Our raft slowed down to a near complete halt, like a rollercoaster at the top of the track. We plunged head first at a ninety degree angle into the "Big Kahuna."

The rush of water over my head drowned out my screams. I was completely submerged, but for a toe or two. I heard people from the raft yelling, "Man overboard! Man overboard." I was sure I was that man.

But then I realized I somehow managed to stay in the raft. It was one of the bodybuilders who had been sitting next to me who was overboard. Not just overboard, but under the raft. His three children were screaming and crying hysterically. Within seconds, he popped out from under the raft. He appeared fine, if not shellshocked.

"Thumbs up?" yelled our river guide. "Give the thumbs up if you're okay," he instructed.

The children on our raft were inconsolable.

"GIVE THE THUMBS UP!" Little Nell hollered furiously.

He refused to give the thumbs up. He floated toward the raft with a sour puss. But despite his brawn, he could not pull himself up.

Leave it to Little Nell to save the day. She used superhuman strength and sheer adrenaline to singlehandedly hoist and rescue a 250 pound man who refused to give the thumbs up. His children cheered and wiped away their tears.

Rule #6: A good road trip involves a hint of danger and activities you would never attempt in "real life."

“Next stop, Gloria, is Cody, Wyoming! Yeehaw!” Of course, that was after we hit a dozen Dairy Queens across Utah and Idaho. We imagined the locals posting our pictures, warning of the “Blizzard bandits.”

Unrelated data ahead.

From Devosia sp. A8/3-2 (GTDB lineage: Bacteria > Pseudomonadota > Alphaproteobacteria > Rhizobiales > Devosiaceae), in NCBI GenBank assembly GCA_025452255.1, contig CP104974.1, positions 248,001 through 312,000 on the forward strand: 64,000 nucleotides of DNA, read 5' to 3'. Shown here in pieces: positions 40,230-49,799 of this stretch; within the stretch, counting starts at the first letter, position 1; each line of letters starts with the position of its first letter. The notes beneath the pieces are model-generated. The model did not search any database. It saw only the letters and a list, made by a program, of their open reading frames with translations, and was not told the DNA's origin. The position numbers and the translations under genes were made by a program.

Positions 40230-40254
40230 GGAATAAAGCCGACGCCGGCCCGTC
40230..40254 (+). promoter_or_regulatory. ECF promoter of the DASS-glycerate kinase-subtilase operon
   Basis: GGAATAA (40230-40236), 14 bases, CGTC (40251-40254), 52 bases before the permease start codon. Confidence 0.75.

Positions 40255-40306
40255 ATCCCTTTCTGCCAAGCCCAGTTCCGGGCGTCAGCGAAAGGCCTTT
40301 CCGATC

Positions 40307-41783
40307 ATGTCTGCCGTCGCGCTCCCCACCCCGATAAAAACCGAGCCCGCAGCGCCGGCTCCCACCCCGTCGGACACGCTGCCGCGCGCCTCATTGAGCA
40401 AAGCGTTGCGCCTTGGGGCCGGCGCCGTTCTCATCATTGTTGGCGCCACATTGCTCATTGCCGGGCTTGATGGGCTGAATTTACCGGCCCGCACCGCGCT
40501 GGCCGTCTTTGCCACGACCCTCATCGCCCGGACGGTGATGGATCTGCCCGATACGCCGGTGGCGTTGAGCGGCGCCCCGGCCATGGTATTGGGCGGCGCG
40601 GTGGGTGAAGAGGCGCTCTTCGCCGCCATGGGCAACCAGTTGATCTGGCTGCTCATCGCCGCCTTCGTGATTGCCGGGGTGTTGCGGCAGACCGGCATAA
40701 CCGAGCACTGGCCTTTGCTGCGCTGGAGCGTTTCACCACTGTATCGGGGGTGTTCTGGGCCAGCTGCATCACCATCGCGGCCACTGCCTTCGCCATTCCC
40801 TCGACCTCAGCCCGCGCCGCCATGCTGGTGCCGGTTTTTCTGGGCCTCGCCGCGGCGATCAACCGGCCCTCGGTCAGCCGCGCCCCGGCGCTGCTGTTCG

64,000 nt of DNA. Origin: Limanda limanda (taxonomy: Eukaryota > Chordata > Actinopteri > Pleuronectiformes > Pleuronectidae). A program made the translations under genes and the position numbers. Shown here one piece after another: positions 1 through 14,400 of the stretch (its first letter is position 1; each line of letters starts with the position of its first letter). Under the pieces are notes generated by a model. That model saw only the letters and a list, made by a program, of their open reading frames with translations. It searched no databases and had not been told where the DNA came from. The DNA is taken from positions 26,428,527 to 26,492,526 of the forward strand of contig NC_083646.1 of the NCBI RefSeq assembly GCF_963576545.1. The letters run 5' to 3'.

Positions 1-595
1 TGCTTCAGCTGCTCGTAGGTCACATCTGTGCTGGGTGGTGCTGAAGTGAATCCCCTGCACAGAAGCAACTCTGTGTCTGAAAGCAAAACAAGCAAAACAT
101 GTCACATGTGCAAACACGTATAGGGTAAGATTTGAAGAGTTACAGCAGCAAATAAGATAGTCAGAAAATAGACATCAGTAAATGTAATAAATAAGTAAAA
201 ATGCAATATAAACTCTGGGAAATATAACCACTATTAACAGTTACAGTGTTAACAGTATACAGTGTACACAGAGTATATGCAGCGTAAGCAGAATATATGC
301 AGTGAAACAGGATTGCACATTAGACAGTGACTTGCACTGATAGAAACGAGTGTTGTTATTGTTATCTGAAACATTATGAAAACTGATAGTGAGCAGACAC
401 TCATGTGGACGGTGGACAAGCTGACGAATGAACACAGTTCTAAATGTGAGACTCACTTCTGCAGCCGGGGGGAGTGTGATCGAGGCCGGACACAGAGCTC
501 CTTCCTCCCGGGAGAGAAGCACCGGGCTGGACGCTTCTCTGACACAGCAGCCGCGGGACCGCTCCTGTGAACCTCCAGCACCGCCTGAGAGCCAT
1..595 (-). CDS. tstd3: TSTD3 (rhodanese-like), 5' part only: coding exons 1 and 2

Rule #7: A good road trip requires lots of ice cream.

We stayed at a "horseback riding resort" in Cody, Wyoming, although Little Nell and I had probably been on 2 horses in our entire lives. It was funny how cowboys and cowgirls whom we met were fascinated by our daily existences. “

Y’all are law-yers?!” they asked, eyes wide. “Wow, y’all are like big city law-yers?”

“New York and Philly . . .”

“Amazin,” our wrangler responded, shaking his head, smiling. I think he thought we only existed in the movies.

“Please,” I countered, “you ride bulls for a living!” I definitely thought rodeo stars only existed in the movies.

"We both deal with a lot of bullshit!" Little Nell added, moments before our horses were spooked by a bear on the wooded trail and stampeded through heavy brush, crashing into tree branches.

It was time to head back east.

With hugs goodbye, the cowboys and cowgirls told us that they would never forget us.

Rule #8: A good road trip involves good will.

Little Nell and I hopped onto the mechanical bull at the rodeo campgrounds for one last hurrah. I barely held down my BBQ dinner, and tried to remember the words of the rodeo announcer, “She is strooooong! Capable! Powerful!!!”

Rule #9: A good road trip involves shutting down your computer, cell phone, Blackberry and all other hand held devices banned by the FAA for takeoff and landing. Go ahead, get out there and ride your own Big Kahuna.


ps. If you need some inspiration, here is a great look at the Big Kahuna. It is no joke!